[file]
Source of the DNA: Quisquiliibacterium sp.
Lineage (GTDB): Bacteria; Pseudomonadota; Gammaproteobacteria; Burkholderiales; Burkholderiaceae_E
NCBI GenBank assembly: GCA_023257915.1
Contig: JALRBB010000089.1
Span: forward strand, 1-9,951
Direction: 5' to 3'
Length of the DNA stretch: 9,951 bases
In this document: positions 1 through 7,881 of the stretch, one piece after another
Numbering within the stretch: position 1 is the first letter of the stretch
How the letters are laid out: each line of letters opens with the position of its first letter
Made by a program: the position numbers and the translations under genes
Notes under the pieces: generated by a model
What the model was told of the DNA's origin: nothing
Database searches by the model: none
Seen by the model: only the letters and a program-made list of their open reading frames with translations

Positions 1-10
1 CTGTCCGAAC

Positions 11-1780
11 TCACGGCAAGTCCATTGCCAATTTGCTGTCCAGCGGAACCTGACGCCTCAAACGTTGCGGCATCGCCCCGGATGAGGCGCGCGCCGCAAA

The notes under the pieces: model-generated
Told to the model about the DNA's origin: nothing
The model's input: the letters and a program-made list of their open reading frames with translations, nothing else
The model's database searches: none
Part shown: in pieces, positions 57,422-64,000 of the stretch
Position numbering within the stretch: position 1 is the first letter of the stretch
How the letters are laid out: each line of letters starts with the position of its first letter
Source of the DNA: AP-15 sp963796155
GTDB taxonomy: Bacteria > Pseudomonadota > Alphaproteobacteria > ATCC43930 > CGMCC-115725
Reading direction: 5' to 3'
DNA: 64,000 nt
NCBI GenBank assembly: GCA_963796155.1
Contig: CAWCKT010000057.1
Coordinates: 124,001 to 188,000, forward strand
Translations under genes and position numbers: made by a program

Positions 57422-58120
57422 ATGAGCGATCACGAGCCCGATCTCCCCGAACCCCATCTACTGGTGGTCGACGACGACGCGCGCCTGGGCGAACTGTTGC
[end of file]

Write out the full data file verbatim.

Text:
Source of the DNA: Quisquiliibacterium sp.
Lineage (GTDB): Bacteria; Pseudomonadota; Gammaproteobacteria; Burkholderiales; Burkholderiaceae_E
NCBI GenBank assembly: GCA_023257915.1
Contig: JALRBB010000089.1
Span: forward strand, 1-9,951
Direction: 5' to 3'
Length of the DNA stretch: 9,951 bases
In this document: positions 1 through 7,881 of the stretch, one piece after another
Numbering within the stretch: position 1 is the first letter of the stretch
How the letters are laid out: each line of letters opens with the position of its first letter
Made by a program: the position numbers and the translations under genes
Notes under the pieces: generated by a model
What the model was told of the DNA's origin: nothing
Database searches by the model: none
Seen by the model: only the letters and a program-made list of their open reading frames with translations

Positions 1-10
1 CTGTCCGAAC

Positions 11-1780
11 TCACGGCAAGTCCATTGCCAATTTGCTGTCCAGCGGAACCTGACGCCTCAAACGTTGCGGCATCGCCCCGGATGAGGCGCGCGCCGCAAA

The notes under the pieces: model-generated
Told to the model about the DNA's origin: nothing
The model's input: the letters and a program-made list of their open reading frames with translations, nothing else
The model's database searches: none
Part shown: in pieces, positions 57,422-64,000 of the stretch
Position numbering within the stretch: position 1 is the first letter of the stretch
How the letters are laid out: each line of letters starts with the position of its first letter
Source of the DNA: AP-15 sp963796155
GTDB taxonomy: Bacteria > Pseudomonadota > Alphaproteobacteria > ATCC43930 > CGMCC-115725
Reading direction: 5' to 3'
DNA: 64,000 nt
NCBI GenBank assembly: GCA_963796155.1
Contig: CAWCKT010000057.1
Coordinates: 124,001 to 188,000, forward strand
Translations under genes and position numbers: made by a program

Positions 57422-58120
57422 ATGAGCGATCACGAGCCCGATCTCCCCGAACCCCATCTACTGGTGGTCGACGACGACGCGCGCCTGGGCGAACTGTTGC